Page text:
Wednesday, June 29, 2011

TBG Author Interview: K.M. Walton!

Hey everyone!

Today I've got an awesome interview with writer extraordinaire, Ms. K.M. Walton, whose debut YA novel CRACKED comes to a bookstore near you on March 16, 2012 by Simon Pulse! Here's the summery from Goodreads:

Victor hates his life. He's relentlessly bullied at school and his parents ridicule him for not being perfect. He's tired of being weak, so he takes a bottle of his mother's sleeping pills -- only to wake up in the hospital. Bull is angry, and takes all of his rage out on Victor. He's the opposite of weak. And he's tired of his grandfather's drunken beatings, so he tries to defend himself with a loaded gun. When Victor and Bull end up as roommates in the same psych ward, things go from bad to worse. Until they discover they just might have something in common: a reason to live.

Awesome, no? And now, without further ado, on to the interview!

1) Did you always know you wanted to be a writer?
No, I always wanted to be a teacher. I used to hold “school” sessions in the basement with my three younger sisters. I actually gave them homework. And they still like me. When I grew up I actually did become a teacher and spent twelve amazing years in the classroom. I honestly floated into school every day, with wings on, that’s how much I loved teaching. But then a funny thing happened. I wrote my first novel. My life has never been the same. I left the classroom and took a part time coaching position in which I coach teachers on how to become highly effective in their instructional practices. I did this to give myself more time to write. By a stroke of what I will call “luck” I will be a full time writer after this school year ends. I am beyond excited.

2) How did you come up with the idea for CRACKED? Did it just come to you, or was it more of a gradual progression?
I was actually toying with writing a novel from alternating perspectives and thought a bully and his victim would make for a compelling story.

3) Where do you draw your inspiration from while you are writing? For example, do you listen to music while you write or sit outside?
I need 100% quiet while I’m writing. However, quiet is a precious commodity with two sons and a husband who like to play his music loud. So I am often forced to drown the noise out with music. I played Radiohead’s In Rainbows over and over again while writing this book. Same with Coldplay and Civil Twilight. I even put those three bands in my acknowledgments ; )

4) How do you stay motivated to write? Even though you are a soon-to-be-published author, have you ever wanted to give up? And if so, how did you pull yourself back from the "edge"?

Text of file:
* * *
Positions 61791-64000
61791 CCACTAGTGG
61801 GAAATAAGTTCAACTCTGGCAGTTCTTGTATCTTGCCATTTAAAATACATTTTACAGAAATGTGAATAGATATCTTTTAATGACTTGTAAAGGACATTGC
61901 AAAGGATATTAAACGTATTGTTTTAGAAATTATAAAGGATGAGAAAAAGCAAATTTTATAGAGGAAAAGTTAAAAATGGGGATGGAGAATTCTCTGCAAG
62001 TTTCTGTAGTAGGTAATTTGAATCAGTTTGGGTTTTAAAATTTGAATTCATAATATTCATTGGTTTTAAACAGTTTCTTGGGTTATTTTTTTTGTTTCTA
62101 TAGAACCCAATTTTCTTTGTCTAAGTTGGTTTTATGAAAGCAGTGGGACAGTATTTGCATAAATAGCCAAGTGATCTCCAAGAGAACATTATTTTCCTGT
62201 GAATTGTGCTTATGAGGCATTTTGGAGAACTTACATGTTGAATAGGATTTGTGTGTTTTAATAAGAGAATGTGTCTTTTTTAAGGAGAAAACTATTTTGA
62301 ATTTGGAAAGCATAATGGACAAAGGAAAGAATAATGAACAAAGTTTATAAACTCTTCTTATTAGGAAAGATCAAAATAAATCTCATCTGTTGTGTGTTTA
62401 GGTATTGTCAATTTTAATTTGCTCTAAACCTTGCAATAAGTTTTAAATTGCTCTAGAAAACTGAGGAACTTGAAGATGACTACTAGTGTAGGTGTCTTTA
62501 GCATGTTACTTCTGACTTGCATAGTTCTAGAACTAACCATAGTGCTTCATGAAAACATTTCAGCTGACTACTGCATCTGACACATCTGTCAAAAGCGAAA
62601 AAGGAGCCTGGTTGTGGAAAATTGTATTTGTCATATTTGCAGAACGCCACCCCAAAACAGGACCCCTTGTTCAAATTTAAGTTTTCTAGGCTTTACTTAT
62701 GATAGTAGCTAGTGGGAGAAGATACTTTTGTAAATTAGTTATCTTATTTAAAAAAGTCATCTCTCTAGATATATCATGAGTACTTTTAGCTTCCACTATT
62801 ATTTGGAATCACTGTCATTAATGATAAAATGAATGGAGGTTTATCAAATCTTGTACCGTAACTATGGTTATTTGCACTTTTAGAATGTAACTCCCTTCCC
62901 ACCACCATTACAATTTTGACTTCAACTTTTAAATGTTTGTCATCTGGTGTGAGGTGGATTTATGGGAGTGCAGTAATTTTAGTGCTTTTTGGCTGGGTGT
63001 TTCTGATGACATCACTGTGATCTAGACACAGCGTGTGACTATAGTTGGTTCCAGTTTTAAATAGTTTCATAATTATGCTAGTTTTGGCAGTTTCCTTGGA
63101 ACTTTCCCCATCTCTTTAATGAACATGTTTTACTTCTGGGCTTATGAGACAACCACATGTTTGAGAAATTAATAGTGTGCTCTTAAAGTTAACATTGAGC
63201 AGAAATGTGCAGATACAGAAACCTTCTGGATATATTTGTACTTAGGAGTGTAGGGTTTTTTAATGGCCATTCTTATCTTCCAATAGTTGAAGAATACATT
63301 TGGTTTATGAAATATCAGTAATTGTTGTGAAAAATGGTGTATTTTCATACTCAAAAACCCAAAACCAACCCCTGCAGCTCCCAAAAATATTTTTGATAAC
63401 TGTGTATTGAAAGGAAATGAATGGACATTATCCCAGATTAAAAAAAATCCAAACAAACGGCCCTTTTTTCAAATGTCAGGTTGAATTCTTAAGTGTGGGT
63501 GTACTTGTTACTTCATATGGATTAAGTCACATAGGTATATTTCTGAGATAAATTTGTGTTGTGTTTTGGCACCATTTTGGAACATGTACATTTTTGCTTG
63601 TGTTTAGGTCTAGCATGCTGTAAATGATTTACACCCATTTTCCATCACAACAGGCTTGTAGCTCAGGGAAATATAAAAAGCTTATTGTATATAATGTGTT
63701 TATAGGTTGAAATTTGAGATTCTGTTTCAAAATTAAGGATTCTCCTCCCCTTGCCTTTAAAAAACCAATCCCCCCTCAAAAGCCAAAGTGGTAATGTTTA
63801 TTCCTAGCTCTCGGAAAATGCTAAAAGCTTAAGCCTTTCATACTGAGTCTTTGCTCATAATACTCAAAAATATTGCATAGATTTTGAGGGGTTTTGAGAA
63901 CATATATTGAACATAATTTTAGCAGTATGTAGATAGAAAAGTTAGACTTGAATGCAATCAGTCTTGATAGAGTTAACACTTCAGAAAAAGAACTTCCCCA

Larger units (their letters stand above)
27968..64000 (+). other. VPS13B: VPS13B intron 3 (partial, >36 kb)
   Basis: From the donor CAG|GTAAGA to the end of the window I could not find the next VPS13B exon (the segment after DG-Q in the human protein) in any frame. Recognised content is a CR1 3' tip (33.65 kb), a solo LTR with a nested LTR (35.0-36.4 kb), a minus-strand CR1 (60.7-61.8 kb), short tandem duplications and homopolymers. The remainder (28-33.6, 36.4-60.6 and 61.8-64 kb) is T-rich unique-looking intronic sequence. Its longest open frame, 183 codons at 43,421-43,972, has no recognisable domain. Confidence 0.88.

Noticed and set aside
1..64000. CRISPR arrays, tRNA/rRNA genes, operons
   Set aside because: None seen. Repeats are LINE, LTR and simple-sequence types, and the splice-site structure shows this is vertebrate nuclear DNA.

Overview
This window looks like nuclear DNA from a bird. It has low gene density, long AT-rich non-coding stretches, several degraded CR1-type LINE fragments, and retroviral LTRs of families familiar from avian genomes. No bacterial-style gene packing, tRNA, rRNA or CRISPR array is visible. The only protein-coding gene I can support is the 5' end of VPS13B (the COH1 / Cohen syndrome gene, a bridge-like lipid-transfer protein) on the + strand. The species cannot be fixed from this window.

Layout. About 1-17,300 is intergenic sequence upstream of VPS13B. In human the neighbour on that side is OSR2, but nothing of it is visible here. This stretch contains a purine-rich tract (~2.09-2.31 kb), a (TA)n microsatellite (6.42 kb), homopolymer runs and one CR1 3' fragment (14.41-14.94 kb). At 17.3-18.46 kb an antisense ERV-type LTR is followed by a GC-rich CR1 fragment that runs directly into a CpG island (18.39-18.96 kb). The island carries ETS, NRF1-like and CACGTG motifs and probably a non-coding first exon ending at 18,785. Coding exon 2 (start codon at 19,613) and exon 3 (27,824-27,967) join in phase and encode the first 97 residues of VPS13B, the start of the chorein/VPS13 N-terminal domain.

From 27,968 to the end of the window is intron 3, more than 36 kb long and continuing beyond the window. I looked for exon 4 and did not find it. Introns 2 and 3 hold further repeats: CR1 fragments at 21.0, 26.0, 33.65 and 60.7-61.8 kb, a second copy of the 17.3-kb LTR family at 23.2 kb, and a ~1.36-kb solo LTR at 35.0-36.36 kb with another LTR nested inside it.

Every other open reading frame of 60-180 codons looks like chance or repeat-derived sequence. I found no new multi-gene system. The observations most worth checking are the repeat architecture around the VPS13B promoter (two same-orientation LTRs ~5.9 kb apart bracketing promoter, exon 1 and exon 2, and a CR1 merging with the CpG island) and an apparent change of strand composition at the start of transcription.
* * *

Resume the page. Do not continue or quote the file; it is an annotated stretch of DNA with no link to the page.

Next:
Oh, the edge and I are intimately acquainted, trust me. I did give up, as in, for real. I couldn’t take the query rejection any more. I was closing in on the 150th rejection and I threw in the towel. And then the Universe did a funny thing, I got a full request from Sarah LaPolla the day after I “quit”. Forward three months and I signed with Sarah. Forward three more months and Sarah sold my first novel. Long story short…NEVER give up.

5) Tell us about your writing habits: where you write, when you write, how much you write, etc.
I have an office that has three walls of windows looking out into my yard – I love my office. I write in the day (I give major props to the nighttime writers out there. I don’t know how you do it.). When I start something it tends to fly out of my like wildfire so I typically don’t start books unless I have long chunks of free day time.

6) How do you deal with constructive (or not) criticism? And if it's negative, how do you deal with it?
After I wrote my first novel back in 2008 I had no idea how to take criticism – constructive or otherwise. I felt the need to constantly defend everything and take “the meanies” on. Not until I realized that people (namely other writers) online don’t know me, which means they’re not criticizing me…they’re criticizing my writing. BIG difference. Once I took my “but my writing is so good” jacket off and slathered up with a thick layer of “I can take this because it’ll make me a better writer” I saw through even the snarkiest comments and got something out of them.

7) How many stories did you start writing before you found a "winner" and how did you know you'd found a keeper?
I thought my first novel was a winner. For sure. I queried it WAY too soon though. Hence my triple digit rejection count. When I finished CRACKED I walked into the living room and announced to my husband, “I just wrote the book that’s going to get me an agent.” And it was. Go figure. I knew it was “the one” because I cried my eyes out while writing it. My two boys from the novel - Victor and Bull - crawled into my heart and set up camp. I just loved letting them tell their stories. They were so incredibly real to me when I finished. That’s how I knew.

8) Do you have any new writing projects in the works? Can you tell us about them?
I am actually in a full blown revision of my very first novel. It’s a middle grade sci-fi and I’m pretty close to saying, “I’m done.” I do love the characters from that novel as well.

9) What were the most difficult and best parts of writing CRACKED?
Difficult? Hmmmm. I’ve honestly been so excited to be out of the query trenches that everything feels like welcome work – even the time consuming parts, like revising and line editing. Best parts? Every part. From finishing that first draft to crafting my query letter for the novel have been great experiences for me. I was definitely a stronger writer by the time I wrote CRACKED.

10) What did you do to celebrate when you found out that you were getting signed by your agent and then later when you found out CRACKED was going to be published?
Both moments produced lots of screaming and jumping and hugging. Face to face, on the phone, inside, outside – nowhere was safe from the excitement (and relief).

11) What did your friends and family think when you told them you were writing CRACKED?
I heard, “That sounds interesting, Kate,” a lot. Still do.

12) Now that you're a soon-to-be-published author and a more experienced writer, what advice would you give to your unpublished self?